My high school was a typical, California middle-class suburban structure with plenty of one-story, squared-off buildings painted mustard yellow, and lots of outdoor hallways and a quad that flooded during the winter. Once a group of seniors captured a bunch of ducks from Diablo Valley College's lake and released them into the quad so they could splash around our flooded lunch-bench area. Or maybe that was my idea and I never carried that out and I'm getting mixed up, but anyway, I do know that some other seniors kidnapped the Bob's Big Boy statue and the life-sized dairy cow statue from the last dairy in town and hung them from our radio tower on the gym roof. How festive they looked, dangling from there.
For you see, hidden in the bowels of our army-barrack-like school was a radio station that broadcasted throughout a large region of the county. Still does. 90.5 The Edge (a very unfortunate slogan, since there's nothing edgy about a suburban high school radio station, generally speaking) continues its non-commercial, student-operated ways.
When I DJ'd there, it was a 90% heavy metal station with me and another girl, Wendy Chavez, throwing some new wave and punk rock in the mix during our shows. In fact, Wendy's show was entirely new wave and was a frickin' breath of fresh air within that all-hardcore-metal teen-age boy staff. I'm talking "666 The Number of the Beast" metal 24 hours a day, with forays into classic rock (i.e., "Highway Star") along the way.
Not that I was complaining. I was an angry teenage metal-head myself. Our school had its metal girl assemblage and I kind of skimmed the surface of that before moving into San Francisco indie-rock circles. My friends and I were like that Lindsay character in "Freaks and Geeks" who tries to infiltrate the Freaks during a bout of existential depression when her grandmother dies. Though the Freaks come to accept her presence, she can never truly belong because she's an accomplished mathletics participant.
If intellectual metal is your preference, good luck my friend. Best to try out some vintage Black Sabbath, who really personified that depressed, angry teenage angst while throwing in a jazzy guitar solo once in a while, courtesy of Tony Iommi. I do wish I had hung on to my Sabotage album instead of selling it to a grateful and long-gone dealer in Walnut Creek many years ago. Sabotage is one of the best metal albums ever, if not the best with great guitar riffs on Symptom of the Universe and Megalomania; Ozzy wailing on key throughout. My favorite Sabbath song is still "Hole in the Sky" which I was playing one afternoon when Mormon missionaries rang our doorbell. If you ever want to tell a missionary to "back off Jack," this song will do the job without you ever having to say a word.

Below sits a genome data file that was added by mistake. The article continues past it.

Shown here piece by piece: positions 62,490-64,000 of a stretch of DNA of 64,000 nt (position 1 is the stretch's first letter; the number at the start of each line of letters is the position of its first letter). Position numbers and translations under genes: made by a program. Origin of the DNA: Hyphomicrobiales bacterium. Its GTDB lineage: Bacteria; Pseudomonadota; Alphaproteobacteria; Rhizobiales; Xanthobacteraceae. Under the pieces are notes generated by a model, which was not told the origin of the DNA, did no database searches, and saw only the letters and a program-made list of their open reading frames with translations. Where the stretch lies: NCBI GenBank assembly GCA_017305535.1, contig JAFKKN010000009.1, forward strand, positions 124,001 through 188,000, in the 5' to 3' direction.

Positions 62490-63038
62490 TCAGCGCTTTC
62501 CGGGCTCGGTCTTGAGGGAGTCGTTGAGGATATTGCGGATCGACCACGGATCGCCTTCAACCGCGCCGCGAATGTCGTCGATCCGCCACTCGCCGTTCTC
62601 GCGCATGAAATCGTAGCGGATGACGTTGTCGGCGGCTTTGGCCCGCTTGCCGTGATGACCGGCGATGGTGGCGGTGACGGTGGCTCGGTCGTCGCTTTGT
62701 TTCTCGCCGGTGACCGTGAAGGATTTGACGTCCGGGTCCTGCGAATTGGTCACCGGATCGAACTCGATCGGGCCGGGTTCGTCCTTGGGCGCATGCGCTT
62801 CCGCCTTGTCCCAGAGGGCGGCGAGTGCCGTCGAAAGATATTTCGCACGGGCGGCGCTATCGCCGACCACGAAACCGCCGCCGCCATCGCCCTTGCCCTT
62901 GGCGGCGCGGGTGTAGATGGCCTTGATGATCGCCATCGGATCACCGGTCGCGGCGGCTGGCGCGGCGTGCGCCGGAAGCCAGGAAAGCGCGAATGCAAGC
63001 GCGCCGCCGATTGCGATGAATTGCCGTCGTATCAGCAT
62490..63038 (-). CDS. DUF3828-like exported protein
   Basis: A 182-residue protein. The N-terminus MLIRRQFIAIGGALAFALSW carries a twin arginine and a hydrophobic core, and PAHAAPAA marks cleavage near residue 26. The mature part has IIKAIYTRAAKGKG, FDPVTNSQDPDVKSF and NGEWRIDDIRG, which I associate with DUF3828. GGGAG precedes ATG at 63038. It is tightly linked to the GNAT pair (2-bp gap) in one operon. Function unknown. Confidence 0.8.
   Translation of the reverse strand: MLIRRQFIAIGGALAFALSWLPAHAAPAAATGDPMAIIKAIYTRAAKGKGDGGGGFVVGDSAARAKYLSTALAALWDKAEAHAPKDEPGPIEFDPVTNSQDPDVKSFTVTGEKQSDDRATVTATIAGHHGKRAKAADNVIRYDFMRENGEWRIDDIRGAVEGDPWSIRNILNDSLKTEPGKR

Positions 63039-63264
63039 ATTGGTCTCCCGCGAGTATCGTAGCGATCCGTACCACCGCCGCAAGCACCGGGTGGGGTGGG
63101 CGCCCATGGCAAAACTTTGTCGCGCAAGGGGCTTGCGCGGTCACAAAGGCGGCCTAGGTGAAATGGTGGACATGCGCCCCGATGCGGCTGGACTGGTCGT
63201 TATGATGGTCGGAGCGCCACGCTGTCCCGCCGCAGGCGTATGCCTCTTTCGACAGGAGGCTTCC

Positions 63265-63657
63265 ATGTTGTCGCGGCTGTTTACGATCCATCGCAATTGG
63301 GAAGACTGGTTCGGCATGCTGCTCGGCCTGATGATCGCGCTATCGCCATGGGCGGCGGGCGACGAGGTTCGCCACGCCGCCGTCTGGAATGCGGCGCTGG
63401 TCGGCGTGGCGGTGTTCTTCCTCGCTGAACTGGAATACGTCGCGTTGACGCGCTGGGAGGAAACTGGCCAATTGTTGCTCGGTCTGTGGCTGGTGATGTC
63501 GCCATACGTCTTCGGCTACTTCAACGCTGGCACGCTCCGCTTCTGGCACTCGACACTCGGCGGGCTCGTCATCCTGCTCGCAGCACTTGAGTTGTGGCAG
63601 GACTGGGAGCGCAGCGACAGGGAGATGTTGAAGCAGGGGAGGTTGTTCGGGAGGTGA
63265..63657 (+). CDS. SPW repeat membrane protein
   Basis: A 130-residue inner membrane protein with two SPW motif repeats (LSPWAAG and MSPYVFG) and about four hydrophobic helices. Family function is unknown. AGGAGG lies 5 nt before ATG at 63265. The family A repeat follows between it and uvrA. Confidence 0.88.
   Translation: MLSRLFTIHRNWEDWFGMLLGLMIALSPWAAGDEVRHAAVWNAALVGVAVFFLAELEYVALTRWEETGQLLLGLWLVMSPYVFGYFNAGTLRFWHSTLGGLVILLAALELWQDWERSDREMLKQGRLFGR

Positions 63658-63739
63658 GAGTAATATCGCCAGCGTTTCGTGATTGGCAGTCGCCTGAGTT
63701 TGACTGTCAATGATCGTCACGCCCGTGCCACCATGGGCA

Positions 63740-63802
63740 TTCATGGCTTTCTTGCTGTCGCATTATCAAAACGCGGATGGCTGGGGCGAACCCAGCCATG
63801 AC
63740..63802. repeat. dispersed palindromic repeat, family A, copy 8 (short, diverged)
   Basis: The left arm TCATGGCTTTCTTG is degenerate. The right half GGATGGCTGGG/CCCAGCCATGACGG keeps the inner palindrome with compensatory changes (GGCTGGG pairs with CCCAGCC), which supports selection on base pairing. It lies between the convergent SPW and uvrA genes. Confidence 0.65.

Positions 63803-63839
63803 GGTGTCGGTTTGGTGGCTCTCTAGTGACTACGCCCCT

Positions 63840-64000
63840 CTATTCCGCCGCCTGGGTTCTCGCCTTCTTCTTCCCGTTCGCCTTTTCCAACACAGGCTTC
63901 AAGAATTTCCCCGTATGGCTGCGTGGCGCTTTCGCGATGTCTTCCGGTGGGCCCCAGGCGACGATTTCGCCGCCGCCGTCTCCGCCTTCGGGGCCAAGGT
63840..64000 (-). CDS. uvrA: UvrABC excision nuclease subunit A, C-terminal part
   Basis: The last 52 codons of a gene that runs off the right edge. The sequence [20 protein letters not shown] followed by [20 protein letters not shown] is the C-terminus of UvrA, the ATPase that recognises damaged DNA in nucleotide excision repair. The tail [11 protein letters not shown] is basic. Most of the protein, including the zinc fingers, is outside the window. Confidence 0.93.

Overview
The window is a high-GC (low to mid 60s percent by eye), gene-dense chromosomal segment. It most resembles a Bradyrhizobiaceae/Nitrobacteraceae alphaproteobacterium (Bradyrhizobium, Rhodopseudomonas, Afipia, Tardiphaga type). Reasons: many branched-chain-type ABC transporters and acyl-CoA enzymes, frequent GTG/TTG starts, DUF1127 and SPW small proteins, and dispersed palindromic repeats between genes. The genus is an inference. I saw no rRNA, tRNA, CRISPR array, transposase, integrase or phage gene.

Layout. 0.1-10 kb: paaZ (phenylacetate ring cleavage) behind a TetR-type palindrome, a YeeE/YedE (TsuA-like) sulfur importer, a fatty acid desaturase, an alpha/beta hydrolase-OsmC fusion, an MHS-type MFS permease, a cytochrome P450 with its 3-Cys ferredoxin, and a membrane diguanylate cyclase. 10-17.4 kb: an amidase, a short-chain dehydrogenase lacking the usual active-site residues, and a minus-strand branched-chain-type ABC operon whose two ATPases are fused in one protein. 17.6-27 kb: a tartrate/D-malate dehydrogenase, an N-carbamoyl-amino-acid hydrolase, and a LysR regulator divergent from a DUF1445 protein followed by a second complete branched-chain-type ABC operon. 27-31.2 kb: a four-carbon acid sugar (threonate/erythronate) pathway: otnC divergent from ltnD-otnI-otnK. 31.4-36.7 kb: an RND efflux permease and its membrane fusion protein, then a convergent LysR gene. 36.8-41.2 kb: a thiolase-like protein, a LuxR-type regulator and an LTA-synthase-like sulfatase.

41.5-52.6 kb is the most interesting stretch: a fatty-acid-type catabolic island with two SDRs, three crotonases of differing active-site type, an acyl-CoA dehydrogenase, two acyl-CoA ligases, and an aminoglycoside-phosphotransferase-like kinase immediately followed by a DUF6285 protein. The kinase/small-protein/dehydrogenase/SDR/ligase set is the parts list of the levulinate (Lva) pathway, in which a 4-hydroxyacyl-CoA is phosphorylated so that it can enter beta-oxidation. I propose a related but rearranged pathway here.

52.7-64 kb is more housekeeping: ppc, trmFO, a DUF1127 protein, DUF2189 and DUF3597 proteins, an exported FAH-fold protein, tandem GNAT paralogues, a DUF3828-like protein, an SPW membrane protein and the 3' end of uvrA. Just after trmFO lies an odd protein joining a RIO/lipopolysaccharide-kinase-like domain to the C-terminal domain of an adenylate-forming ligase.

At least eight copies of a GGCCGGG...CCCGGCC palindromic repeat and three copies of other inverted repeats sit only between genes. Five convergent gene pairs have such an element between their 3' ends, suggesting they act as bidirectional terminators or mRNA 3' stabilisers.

Further memories: one day when I was training a new DJ named Paul from another school district, we received a call on our request line. The guy on the phone said that if we didn't stop playing Oingo Boingo, and start playing some metal, he would come down to the station and kill us. Paul wore Hawaiian shirts and resembled Dick Van Dyke with the brush cut and big smile. He was easily the nicest person I had ever met, up to that point in my life. I gestured toward the phone, big-eyed and slightly worried. "This guy says if we don't stop playing your new wave records, he's going to kill us," I told Paul. Paul got an "oh my" look on his face and said he would talk to him. I don't remember Paul's exact words but he calmly and kindly explained that there's all kinds of music in the world and it's a good thing for everyone. And that a radio station that played lots of different music was also a good thing for everyone. The guy calmed down. "You're right," he said. "And I'm sorry. You keep playing your music. That is a good thing."
Paul--I don't know what became of you--but thank you. Your polite defense of XTC, Devo and yes, even Oingo Boingo, is appreciated.